Christian Encarnacion-Strand was like Elly’s opposite.  He struggled early, batting .245/.308/.385 with five homers over his first forty-one appearances before breaking out over his last twenty-two, batting .317/.365/.646 with eight homers.  In his first nineteen games, Will Benson didn’t homer and was batting .174/.240/.217.  In his next thirty-six, he had seven homers and batted .340/.455/.680.  When it comes to young players, inconsistency is the name of the game.


The Diamondbacks are familiar with this too.  Ketel Marte was a massive part of their success last year, but he was coming off a disappointing 2022 campaign.  Lourdes Gurriel Jr. went from no-fanfare trade chip to All-Star after being acquired from Toronto.  Reclamation project Christian Walker went from being designated for assignment by the Orioles to back-to-back 30-homer-hitting and Gold-Glove-winning first baseman with Arizona.  The Diamondbacks got career years from much of their roster – and few of their players have the pure ability of some of the Reds stars.


So, what is the Reds path to contention in 2024?  First, it’s going to take some luck.  Hopefully the Cardinals stay in the NL Central basement and the Brewers take a step back after trading away Corbin Burnes.  It’s possible the Dodgers and Braves haven’t shook their playoff bugaboos.  But the National League is deep – the two National League Championship Series representatives (the Philles and D-Backs) haven’t gone anywhere, and teams like the Giants and Cubs are eyeing redemption after narrowly missing out on the postseason.  It’s a crowded field and the Reds are going to need some breaks.


Second, the Reds are going to have to find a way to stay healthy.  For all of their flaws, the Diamondbacks were a pretty healthy roster – especially heading into the World Series.  The Reds, in contrast, were a M.A.S.H. unit.  Nick Lodolo was lost early, Hunter Greene hit the DL in the middle of the year, and Jonathan India, Matt McLain, Jake Fraley missed significant time as well.  Their rotation, in particular, was decimated all season long, while the lineup suffered down the stretch.  The Reds can have as many of their young players break out as they want, but if they can’t stay healthy, it’s a moot point.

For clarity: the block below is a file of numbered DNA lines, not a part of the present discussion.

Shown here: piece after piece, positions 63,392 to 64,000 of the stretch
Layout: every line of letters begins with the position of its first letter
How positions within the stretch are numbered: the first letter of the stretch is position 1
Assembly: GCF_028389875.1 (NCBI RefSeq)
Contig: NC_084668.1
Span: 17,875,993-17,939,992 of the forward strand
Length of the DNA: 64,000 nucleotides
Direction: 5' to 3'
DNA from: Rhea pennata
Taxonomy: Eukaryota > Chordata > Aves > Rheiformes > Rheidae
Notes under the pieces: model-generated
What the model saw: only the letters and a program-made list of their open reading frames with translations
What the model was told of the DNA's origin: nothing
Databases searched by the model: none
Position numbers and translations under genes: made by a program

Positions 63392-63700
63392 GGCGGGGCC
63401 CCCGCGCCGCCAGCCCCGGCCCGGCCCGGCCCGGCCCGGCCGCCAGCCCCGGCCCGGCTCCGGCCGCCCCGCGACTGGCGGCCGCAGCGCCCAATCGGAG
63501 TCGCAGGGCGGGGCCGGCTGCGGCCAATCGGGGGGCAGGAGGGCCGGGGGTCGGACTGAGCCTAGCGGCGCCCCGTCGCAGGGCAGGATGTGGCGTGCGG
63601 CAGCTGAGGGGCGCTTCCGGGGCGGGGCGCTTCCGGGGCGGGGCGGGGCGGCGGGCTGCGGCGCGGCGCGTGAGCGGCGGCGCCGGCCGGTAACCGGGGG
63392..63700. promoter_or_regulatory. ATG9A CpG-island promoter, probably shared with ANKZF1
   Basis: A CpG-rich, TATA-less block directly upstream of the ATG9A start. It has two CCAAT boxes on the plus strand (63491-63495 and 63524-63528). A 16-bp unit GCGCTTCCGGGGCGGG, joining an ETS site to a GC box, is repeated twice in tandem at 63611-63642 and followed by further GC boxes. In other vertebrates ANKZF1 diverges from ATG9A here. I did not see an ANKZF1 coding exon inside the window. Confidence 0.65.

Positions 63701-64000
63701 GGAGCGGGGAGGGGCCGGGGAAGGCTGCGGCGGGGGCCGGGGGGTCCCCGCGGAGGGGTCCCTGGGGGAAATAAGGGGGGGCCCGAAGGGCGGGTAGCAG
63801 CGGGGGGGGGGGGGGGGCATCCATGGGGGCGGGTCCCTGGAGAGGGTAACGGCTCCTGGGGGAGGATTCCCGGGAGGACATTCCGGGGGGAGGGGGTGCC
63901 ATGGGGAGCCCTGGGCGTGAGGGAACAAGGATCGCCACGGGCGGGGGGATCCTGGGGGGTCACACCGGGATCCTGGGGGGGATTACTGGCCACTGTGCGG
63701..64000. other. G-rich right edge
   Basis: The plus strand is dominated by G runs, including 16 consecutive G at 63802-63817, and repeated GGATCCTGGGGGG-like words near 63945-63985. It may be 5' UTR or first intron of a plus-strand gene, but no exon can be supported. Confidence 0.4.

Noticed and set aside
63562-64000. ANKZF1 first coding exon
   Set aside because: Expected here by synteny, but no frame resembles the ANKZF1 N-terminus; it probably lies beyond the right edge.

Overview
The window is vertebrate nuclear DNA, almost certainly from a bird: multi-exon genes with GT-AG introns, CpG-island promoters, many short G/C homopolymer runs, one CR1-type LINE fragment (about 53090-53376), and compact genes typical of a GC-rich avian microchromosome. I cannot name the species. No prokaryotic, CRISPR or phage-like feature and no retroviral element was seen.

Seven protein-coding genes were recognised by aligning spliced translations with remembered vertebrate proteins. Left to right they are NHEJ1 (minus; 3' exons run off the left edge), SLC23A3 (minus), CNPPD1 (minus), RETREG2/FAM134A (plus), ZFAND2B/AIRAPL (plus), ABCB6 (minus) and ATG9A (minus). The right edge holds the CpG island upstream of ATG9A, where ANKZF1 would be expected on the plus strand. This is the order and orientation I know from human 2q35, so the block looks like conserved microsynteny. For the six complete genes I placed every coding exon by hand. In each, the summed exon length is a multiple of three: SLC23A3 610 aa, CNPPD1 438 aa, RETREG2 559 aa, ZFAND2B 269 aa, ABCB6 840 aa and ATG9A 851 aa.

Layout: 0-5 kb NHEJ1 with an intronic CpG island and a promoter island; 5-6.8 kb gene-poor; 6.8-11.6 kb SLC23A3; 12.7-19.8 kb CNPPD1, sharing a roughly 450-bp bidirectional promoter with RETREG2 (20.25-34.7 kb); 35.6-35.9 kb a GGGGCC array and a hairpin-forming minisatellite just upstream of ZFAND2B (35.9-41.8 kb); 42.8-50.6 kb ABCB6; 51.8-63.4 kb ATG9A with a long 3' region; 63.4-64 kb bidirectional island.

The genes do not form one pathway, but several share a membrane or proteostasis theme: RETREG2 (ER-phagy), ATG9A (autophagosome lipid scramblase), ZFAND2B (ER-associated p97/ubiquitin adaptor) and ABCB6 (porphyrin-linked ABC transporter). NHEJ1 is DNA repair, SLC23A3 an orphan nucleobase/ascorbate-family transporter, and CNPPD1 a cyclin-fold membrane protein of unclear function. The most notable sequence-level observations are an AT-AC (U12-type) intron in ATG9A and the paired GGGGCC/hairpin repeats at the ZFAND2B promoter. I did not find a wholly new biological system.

Third, they need someone from their lineup to take a Carroll-esqe leap, and they need two of their pitchers to become hammers in the rotation.  The obvious candidate in the lineup is De La Cruz, but don’t forget about McLain, who showed plenty of poise and maturity at the plate from Jump Street.  In the rotation, hope springs eternal for Greene and Lodolo, but Frankie Montas could be the signing of the year if he can regain his form from 2021, and Andrew Abbott had moments of pure brilliance as a rookie.  The Reds have plenty of options, but unless they show sharp improvement in key spots, they’ll struggle to keep up with the big spenders in the NL.


Lastly, the Reds need to find their stride as the postseason rolls around.  Like the Diamondbacks proved, even a regular-season lightweight can deliver a knockout against a behemoth like the Dodgers in a short series.  The D-Backs slugged four homers in the Wild Card series, nine home runs in the Divisional series, before cooling off for just five in the NLCS – and this is a team that was below MLB-average in SLG all year.  The Reds have far more explosive potential than the D-Backs, as evidenced by their twelve-game winning streak, but if they can put it together at the right time remains to be seen (staying healthy will go a long way).


If the Reds are going to make a run at the World Series this year, it’s because they managed to level up.  The talent is there.  The depth is there.  Getting through the National League Central will be a challenge, but if the Reds are up for the task, they will be battle-tested and proven as they enter the playoffs.  As we know, anything can happen in the playoffs – and with an exciting Reds team like this?  I like these odds.